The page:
NASA MERRA-2 Aerosols

TEAM: David Schurman

            Mentors: Steven Pawson, Trena Ferrell

ROLE: Lead Animator, Developer

TECHNOLOGY: Python, matplotlib, NCCS Discover Supercluster

At NASA Goddard Space Flight Center, I used data from a climate model called MERRA-2 to explore the relationship between El Niño and fires in the Malay Archipelago. In 2015, we saw the most severe El Niño event in the two decades, and the drought it caused in parts of Indonesia and Malaysia resulted in widespread fires that, at their peak, were emitting more carbon dioxide than the entire United States economy. And El Niño events are expected to become more severe as climate change progresses. To spread the word about this problem, I wanted to visualize emissions from the 2015 fires in the form of an informational video. Though NASA has not yet published the full video, here are some of the animations I produced using Python and the matplotlib package. 


Black carbon aerosols are released whenever organic material burns––think of them as tiny pieces of charcoal that circulate through the atmosphere. Black carbon aerosols are harmful to human lungs in high enough doses, making them an area of interest for both Earth system scientists and public health researchers.

During the 2015 El Niño, fires in Indonesia released large amounts of these aerosols, drastically impacting air quality throughout Oceania and Southeast Asia. This animation shows how far they can be carried from their source––the darker red shows high concentrations of black carbon, but notice how some aerosol ends up thousands of miles in all directions.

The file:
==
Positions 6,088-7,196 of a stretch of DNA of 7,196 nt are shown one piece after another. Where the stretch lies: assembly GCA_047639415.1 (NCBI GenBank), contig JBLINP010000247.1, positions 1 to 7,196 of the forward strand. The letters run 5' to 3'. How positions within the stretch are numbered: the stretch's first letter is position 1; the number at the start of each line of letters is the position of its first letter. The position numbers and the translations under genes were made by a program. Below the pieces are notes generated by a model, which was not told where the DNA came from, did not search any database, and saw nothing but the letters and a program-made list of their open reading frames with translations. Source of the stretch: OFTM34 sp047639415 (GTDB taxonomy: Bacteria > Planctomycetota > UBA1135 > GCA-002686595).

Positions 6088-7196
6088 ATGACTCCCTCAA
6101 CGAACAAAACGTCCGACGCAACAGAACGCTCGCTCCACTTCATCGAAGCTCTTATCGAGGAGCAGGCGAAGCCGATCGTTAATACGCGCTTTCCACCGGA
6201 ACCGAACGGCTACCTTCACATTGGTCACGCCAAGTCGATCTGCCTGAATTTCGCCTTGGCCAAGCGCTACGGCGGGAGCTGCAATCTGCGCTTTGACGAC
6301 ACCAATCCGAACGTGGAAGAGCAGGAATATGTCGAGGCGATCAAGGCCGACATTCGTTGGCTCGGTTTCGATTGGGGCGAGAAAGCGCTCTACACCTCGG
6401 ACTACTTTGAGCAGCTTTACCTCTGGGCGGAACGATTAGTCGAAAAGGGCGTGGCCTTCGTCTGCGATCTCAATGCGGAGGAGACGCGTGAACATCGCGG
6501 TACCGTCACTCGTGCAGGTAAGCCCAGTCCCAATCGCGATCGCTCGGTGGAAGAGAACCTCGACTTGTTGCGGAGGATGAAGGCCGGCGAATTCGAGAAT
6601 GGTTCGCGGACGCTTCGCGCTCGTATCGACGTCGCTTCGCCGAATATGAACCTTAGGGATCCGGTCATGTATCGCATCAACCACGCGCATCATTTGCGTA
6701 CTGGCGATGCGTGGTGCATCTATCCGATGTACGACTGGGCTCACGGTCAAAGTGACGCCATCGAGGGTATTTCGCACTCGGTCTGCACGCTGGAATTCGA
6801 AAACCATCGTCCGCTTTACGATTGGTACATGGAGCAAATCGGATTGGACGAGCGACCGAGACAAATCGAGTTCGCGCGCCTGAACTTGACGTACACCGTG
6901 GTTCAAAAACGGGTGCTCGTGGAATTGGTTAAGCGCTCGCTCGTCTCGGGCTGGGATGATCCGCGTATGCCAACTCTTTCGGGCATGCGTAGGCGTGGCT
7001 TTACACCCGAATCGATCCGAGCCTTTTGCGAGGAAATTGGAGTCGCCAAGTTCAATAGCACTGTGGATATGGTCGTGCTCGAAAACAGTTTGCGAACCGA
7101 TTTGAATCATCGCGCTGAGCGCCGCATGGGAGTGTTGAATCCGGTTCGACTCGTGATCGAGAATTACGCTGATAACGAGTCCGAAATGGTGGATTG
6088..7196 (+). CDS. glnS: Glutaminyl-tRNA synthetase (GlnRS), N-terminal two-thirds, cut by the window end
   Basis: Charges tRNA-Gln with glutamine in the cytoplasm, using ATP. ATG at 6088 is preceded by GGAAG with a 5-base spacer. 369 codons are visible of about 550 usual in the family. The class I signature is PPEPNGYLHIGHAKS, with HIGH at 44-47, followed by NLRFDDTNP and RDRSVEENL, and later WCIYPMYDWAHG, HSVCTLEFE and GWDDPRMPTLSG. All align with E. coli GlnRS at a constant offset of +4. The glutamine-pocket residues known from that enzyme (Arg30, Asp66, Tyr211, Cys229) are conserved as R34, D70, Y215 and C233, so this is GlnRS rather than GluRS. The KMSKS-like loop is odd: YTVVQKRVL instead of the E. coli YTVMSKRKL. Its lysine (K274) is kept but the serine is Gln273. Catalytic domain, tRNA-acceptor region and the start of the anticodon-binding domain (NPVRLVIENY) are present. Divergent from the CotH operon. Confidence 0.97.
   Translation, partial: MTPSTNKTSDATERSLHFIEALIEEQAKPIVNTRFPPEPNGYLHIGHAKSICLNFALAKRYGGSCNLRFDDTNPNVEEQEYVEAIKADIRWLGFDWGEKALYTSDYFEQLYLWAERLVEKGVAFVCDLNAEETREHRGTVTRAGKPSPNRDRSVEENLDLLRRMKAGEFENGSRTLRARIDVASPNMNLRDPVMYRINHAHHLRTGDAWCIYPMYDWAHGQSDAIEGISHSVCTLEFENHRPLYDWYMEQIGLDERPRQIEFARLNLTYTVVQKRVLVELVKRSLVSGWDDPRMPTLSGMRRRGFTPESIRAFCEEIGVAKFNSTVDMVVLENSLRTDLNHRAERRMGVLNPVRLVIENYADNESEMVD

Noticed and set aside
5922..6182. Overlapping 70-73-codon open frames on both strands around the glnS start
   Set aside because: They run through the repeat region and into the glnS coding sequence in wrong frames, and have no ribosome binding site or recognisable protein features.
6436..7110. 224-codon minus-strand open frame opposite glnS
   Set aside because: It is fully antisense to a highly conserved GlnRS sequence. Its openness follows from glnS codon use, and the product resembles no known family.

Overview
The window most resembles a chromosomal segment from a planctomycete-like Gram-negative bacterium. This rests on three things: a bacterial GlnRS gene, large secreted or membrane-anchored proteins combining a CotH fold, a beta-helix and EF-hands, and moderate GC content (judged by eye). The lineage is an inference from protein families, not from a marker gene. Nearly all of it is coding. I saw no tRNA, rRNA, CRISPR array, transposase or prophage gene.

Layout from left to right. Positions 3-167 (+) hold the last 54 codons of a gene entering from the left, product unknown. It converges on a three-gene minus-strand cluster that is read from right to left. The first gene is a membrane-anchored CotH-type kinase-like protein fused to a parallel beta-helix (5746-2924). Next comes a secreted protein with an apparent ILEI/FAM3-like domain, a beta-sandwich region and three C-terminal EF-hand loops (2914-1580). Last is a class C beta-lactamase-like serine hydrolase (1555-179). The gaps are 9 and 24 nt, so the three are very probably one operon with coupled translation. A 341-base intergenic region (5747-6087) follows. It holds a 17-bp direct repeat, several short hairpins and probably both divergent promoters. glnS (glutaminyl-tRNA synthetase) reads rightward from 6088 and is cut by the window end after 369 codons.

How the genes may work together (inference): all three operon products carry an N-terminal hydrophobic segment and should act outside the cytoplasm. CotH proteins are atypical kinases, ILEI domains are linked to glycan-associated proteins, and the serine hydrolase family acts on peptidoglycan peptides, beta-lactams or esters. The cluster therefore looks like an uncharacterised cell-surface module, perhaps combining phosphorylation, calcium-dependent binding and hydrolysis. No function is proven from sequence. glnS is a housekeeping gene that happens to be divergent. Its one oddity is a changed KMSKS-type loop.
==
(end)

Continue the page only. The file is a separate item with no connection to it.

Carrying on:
Another view of black carbon shows its vertical dispersal throughout the atmosphere. While these particles generally stay low to the ground, many are small and lightweight enough to circulate into the stratosphere tens of thousands of feet above the ground. At this height, aerosol particles can remain airborne for long periods of time, allowing them to be transported all around the world.

For example, in high-fire years, these tiny particles fall onto snow in the Himalayas, which in turn increases the snowmelt rate throughout central Asia.



As part of my visualization project, I created a scientific research poster to tie together the patterns I noticed across various data fields––how Pacific sea surface temperature affects Indonesian soil moisture, and how the resultant drought conditions correlate to biomass burning emissions. 

I authored all text and generated all plots, attempting to prioritize readability and cohesive visual design. I am honored to have received the Orbit Award for best intern poster in the Science category from Goddard.

© 2020 by David Schurman